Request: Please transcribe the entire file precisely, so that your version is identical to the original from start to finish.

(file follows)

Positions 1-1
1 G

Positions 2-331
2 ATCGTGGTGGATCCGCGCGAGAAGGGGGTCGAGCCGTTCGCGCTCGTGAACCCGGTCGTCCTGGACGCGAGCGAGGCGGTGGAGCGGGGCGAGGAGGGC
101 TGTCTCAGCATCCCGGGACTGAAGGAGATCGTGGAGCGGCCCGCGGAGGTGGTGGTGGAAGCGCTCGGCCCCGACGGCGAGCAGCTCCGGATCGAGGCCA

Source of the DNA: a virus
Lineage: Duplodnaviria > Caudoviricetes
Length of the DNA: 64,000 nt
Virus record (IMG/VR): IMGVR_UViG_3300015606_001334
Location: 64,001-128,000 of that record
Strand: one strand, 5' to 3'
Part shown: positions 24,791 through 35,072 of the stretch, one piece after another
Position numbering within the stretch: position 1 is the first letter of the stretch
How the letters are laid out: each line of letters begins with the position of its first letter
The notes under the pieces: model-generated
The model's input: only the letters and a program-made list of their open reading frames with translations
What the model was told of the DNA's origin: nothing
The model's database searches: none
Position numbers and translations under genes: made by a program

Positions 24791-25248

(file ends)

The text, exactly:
Positions 1-1
1 G

Positions 2-331
2 ATCGTGGTGGATCCGCGCGAGAAGGGGGTCGAGCCGTTCGCGCTCGTGAACCCGGTCGTCCTGGACGCGAGCGAGGCGGTGGAGCGGGGCGAGGAGGGC
101 TGTCTCAGCATCCCGGGACTGAAGGAGATCGTGGAGCGGCCCGCGGAGGTGGTGGTGGAAGCGCTCGGCCCCGACGGCGAGCAGCTCCGGATCGAGGCCA

Source of the DNA: a virus
Lineage: Duplodnaviria > Caudoviricetes
Length of the DNA: 64,000 nt
Virus record (IMG/VR): IMGVR_UViG_3300015606_001334
Location: 64,001-128,000 of that record
Strand: one strand, 5' to 3'
Part shown: positions 24,791 through 35,072 of the stretch, one piece after another
Position numbering within the stretch: position 1 is the first letter of the stretch
How the letters are laid out: each line of letters begins with the position of its first letter
The notes under the pieces: model-generated
The model's input: only the letters and a program-made list of their open reading frames with translations
What the model was told of the DNA's origin: nothing
The model's database searches: none
Position numbers and translations under genes: made by a program

Positions 24791-25248